Remembering the Children Society members are not impressed with the federal government’s lack of commitment to the 94 recommendations in the Truth and Reconciliation Commission’s final report related to residential schools.
After six emotional years of hearings and testimony from survivors of the church-run and government-funded institutions, the exhaustive report was tabled on Tuesday.
In the House of Commons on Tuesday, Prime Minister Stephen Harper suggested that his government has already moved on from addressing aboriginal concerns after the government of Canada issued a historic apology in 2008.
Remembering the Children Society president Charles Wood, of Saddle Cree Nation, said judging by the government’s immediate reaction, he feels more pessimistic than optimistic that there will be action.
Wood said the government does not have a great track record dealing with First Nations issues.
He pointed to the 1996 Royal Commission on Aboriginal Peoples’ recommendations that were never fully implemented.
“All those recommendations and the money spent and where did it end up?” said Wood. “I am hoping such will not be the case this time around.”
At least 6,000 aboriginal children died in residential schools over 120 years. An estimated 150,000 children went through the residential school system in Canada, of which there are some 80,000 survivors.
About 350 children attended the Red Deer Industrial School across the river from Fort Normandeau between 1893 and 1919. It was one of 130 schools operated over the years. The last school closed in 1996.
Lyle Keewatin Richards, a Red Deer social advocate and founding member of the Remembering the Children Society, echoed Wood’s sentiments on the government.
Keewatin Richards said he was not happy to see Bernard Valcourt, minister of Aboriginal Affairs and Northern Development, sit during a standing ovation of the commission’s presentation on Tuesday.
“That’s just another insult,” he said. “It just makes a mockery of the apology. The prime minister wasn’t there for the presentation and his minister wouldn’t do anything to acknowledge the standing ovation. I am not very optimistic either that this government will follow through on many or any of the recommendations.”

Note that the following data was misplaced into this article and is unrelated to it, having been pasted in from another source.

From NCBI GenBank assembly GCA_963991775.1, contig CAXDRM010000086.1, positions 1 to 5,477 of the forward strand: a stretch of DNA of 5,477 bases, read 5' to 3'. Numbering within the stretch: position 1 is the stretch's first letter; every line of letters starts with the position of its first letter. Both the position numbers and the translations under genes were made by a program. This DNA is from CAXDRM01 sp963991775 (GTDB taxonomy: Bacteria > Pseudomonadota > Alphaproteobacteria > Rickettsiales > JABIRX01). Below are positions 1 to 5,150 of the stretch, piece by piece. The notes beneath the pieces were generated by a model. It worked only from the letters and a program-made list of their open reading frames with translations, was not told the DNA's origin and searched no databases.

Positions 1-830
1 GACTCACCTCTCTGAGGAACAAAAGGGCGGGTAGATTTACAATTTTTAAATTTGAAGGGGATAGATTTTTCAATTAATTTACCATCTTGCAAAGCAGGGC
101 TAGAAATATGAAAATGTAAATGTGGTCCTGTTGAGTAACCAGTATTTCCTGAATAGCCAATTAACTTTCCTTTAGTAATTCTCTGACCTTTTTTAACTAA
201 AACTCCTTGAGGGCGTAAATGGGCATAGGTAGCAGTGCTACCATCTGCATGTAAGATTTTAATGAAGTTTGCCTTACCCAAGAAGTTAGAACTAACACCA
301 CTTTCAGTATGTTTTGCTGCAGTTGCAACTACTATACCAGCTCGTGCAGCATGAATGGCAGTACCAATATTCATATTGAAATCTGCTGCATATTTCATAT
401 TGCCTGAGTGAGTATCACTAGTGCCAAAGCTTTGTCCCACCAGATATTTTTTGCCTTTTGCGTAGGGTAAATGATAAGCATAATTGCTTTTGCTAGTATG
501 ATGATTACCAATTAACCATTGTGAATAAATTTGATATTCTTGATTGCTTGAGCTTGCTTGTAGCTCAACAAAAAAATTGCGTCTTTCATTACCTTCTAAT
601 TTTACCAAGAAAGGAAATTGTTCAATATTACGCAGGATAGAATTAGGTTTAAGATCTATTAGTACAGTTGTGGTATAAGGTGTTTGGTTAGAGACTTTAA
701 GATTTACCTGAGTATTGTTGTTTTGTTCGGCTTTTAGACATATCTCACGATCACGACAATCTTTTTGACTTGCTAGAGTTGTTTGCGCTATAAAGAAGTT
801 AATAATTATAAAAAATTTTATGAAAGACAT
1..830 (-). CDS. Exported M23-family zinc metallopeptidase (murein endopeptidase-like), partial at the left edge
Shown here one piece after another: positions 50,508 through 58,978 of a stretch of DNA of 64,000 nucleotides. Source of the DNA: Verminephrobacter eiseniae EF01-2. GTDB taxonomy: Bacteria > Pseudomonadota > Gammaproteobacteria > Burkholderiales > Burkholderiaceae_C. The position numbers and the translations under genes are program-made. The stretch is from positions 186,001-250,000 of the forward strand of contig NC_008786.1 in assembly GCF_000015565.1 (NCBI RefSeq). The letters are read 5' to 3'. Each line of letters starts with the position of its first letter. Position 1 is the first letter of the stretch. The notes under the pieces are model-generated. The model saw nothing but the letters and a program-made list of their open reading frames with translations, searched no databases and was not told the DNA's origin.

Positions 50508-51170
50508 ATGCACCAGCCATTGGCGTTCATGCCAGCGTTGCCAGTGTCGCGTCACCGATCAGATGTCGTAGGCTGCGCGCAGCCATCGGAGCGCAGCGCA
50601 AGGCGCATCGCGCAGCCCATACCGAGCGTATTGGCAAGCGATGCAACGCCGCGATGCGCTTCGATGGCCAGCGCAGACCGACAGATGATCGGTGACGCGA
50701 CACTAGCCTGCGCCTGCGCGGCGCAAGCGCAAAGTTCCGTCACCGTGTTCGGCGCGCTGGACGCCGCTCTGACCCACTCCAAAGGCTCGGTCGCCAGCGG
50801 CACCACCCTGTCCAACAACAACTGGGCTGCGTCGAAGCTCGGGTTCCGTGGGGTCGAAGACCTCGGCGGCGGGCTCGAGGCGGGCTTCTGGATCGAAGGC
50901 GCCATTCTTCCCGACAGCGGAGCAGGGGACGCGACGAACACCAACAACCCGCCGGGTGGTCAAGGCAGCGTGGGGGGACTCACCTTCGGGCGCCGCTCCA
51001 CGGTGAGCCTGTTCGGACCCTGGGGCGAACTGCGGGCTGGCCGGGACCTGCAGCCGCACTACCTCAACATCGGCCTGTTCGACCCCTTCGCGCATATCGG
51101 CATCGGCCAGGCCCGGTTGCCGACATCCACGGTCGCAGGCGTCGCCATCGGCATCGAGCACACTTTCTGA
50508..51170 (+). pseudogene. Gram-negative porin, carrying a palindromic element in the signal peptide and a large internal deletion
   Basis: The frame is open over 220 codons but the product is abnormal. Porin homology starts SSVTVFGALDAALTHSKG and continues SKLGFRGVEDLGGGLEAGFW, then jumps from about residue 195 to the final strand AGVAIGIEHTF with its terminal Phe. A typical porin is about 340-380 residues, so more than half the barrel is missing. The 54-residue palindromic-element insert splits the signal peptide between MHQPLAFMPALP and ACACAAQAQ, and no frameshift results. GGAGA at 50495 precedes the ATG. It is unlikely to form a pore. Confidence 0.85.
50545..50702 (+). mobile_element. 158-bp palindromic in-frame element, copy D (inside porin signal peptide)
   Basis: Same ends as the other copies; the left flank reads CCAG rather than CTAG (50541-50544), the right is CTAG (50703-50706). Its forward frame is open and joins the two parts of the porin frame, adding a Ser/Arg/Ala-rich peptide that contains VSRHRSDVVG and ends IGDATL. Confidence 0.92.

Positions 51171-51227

The recommendations range include: reducing the number of aboriginal children in foster care, improving child and social welfare, launching an inquiry into the missing and murdered women, and restrictions on the use of conditional and mandatory minimum sentences for aboriginals in court.
“Learning about the true history of this country and not colour because we owe that to all the young people, not just the indigenous people,” said Wood about the commission’s conclusions. “We owe them that. It is our responsibility to teach them the truth.”
Wood reiterated that reconciliation is a Canadian problem, not simply an aboriginal problem.
“No longer should it be acceptable that one segment of the society decide what is good for another segment of society,” he said. “It has to be done in partnership.”
Keewatin Richards said more action is needed. He said the recommendation to improve education funding for aboriginals is good news but he hopes the proposal is put into action.
“Now we need to put it on the ground,” he said. “That’s making sure aboriginal students have supports in their schools to help them be successful. It has to happen on the local level to make it real.”
The City of Red Deer proclaimed June 11, 2014, Remembering the Children Day. Another commemorative event will be held at the Alternate School Centre on June 9 and a children-focused event will take place at Fort Normandeau on June 11.